The Angel of the Church in Ephesus
Promise: “To the victor I will give the right to eat from the tree of life that is in the garden of God” (Rev 2:7).
With the thumb and forefinger of his right hand, this angel delicately clutches a branch from the Tree of Life, whose leaves are reflected in a certain way in the pattern of the angel’s tunic (right shoulder).
The Angel of the Church in Smyrna
Promise: “Remain faithful until death, and I will give you the crown of life” (Rev 2:10).
The angel presents a brilliant yellow/gold crown with his right hand; this sacred object seems to have its own light source. He is holding a green branch in his left hand, perhaps symbolic of the palm branch of martyrdom that this church is undergoing.
The Angel of the Church in Pergamum
Promise: “To the victor I shall … give a white amulet upon which is inscribed a new name, which no one knows except the one who receives it” (Rev 2:17).
The “white amulet” depicted in this scene is actually a large softball-sized chunk of translucent white glass that Tiffany inserted into the window with all its rough edges. The left hand of the angel firmly grasps something at his side, perhaps reflecting the praise of Christ in the letter for the church that “held fast” to His Name.
The Angel of the Church in Thyatira
Promise: “To the victor, who keeps to my ways until the end, I will give authority over the nations. … And to him I will give the morning star” (Rev 2:26-28).
This angel wears a crown or diadem indicating authority over the nations and holds a luminous morning star, which Tiffany has beautifully represented as the Star of David.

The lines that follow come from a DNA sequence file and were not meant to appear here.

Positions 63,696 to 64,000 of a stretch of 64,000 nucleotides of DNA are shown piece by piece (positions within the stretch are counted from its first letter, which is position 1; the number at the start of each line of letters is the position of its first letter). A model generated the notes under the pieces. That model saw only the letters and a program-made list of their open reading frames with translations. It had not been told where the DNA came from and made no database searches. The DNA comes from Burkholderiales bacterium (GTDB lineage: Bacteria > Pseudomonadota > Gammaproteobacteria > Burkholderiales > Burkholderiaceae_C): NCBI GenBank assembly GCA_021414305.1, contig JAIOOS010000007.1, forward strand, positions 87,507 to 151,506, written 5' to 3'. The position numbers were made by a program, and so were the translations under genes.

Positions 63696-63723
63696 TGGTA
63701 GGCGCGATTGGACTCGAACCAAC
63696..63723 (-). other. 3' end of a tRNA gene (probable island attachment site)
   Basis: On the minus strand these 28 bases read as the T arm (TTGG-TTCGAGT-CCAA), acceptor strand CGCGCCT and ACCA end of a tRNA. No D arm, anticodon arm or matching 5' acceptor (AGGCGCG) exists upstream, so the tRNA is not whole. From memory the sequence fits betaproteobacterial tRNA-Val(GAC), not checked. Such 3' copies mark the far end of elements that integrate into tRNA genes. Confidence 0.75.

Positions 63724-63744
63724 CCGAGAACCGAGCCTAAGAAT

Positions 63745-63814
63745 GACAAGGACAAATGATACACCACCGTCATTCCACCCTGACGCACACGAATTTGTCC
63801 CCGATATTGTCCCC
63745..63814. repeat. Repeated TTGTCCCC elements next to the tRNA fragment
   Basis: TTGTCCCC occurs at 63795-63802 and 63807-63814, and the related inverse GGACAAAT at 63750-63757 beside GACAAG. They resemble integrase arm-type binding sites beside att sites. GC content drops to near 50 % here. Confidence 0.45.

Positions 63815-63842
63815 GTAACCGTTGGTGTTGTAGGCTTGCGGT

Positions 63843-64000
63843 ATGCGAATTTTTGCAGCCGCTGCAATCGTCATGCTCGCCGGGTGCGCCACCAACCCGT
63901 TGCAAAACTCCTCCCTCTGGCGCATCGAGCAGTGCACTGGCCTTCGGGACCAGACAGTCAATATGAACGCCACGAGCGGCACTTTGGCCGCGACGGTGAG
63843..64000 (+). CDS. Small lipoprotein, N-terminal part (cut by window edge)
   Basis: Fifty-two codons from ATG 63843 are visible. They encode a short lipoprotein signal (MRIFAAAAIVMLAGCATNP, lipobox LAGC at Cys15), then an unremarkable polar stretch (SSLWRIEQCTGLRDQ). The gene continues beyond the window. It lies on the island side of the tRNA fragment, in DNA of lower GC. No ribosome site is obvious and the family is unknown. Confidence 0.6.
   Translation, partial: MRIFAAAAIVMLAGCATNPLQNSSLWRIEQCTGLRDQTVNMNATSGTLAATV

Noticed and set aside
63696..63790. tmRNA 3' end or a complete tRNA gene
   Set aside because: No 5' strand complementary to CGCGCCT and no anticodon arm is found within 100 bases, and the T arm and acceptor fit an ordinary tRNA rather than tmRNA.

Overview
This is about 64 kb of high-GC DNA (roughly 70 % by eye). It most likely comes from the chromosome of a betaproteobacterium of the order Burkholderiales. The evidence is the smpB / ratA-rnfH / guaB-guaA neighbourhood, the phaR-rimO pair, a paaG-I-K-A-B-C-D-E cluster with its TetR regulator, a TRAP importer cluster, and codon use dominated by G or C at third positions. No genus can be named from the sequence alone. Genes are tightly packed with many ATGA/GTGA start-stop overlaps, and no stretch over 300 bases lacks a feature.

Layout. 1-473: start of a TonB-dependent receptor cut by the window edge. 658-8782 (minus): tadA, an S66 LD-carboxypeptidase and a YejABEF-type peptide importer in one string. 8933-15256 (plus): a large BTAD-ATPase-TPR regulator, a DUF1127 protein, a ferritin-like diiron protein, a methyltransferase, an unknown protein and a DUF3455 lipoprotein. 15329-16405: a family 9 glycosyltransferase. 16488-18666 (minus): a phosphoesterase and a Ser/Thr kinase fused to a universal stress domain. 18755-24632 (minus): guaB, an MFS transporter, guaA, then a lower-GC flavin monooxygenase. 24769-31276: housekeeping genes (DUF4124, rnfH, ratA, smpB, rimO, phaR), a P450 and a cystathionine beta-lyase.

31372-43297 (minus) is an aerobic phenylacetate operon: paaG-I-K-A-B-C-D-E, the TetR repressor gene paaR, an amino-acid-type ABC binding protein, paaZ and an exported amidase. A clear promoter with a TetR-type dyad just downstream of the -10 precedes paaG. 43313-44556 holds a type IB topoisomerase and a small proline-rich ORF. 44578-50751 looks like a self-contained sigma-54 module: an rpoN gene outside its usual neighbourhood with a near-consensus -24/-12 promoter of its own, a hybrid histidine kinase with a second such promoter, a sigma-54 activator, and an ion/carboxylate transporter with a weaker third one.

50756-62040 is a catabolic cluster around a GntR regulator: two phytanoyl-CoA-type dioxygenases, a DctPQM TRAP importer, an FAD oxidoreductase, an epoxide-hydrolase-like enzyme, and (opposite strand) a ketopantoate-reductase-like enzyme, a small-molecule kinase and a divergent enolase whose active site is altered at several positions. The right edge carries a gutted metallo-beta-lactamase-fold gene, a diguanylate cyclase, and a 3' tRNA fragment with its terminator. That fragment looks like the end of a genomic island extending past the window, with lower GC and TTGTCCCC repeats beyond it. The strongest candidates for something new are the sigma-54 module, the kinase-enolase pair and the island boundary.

The Angel of the Church in Sardis
Promise: “The victor will thus be dressed in white, and I will never erase his name from the book of life but will acknowledge his name in the presence of my Father and of his angels” (Rev 3:5).
This angel holds the Book of Life to view with his left hand. The Book is open, symbolizing that the Father acknowledges the names written in it. And this angel is the only one of the seven dressed completely in white, probably in contrast to the message about some church members who had “soiled their garments” by doctrinal compromise.
The Angel of the Church in Philadelphia
Promise: “The victor I will make into a pillar in the temple of my God, and he will never leave it again. On him I will inscribe the name of my God and the name of the city of my God, the new Jerusalem, which comes down out of heaven from my God, as well as my new name” (Rev 3:12).
This angel’s left elbow rests on a pillar, while he holds a large closed book in his right hand, perhaps a set of “blueprints” for the New Jerusalem.
The Angel of the Church in Laodicea
Promise: “I will give the victor the right to sit with me on my throne, as I myself first won the victory and sit with my Father on his throne” (Rev 3:21)
The angel holds a scepter in his hand, which a king would grasp as a symbol of his authority when sitting on a royal throne.
Take time during Holy Week or in the Easter Season to meditate deeply on these letters to the churches in Revelation 2 and 3. They are spiritual jewels, borne to us by the angels themselves who have charge of the churches’ welfare.
Our own guardian angels also have charge of our personal spiritual welfare. They are closer to us than any single human relationship, and they are even more concerned for our spiritual wellbeing that we ourselves are!
Entrust your spiritual journey and the welfare of your soul to your guardian angel, and pray for the grace to listen to his voice and follow his instructions as you make your way to heaven. He knows the way.
As a spiritual exercise, I recommend reading just one of the Revelation letters a day with the purpose of meditating on the message as if the Lord Himself were speaking directly to your soul through His holy angel.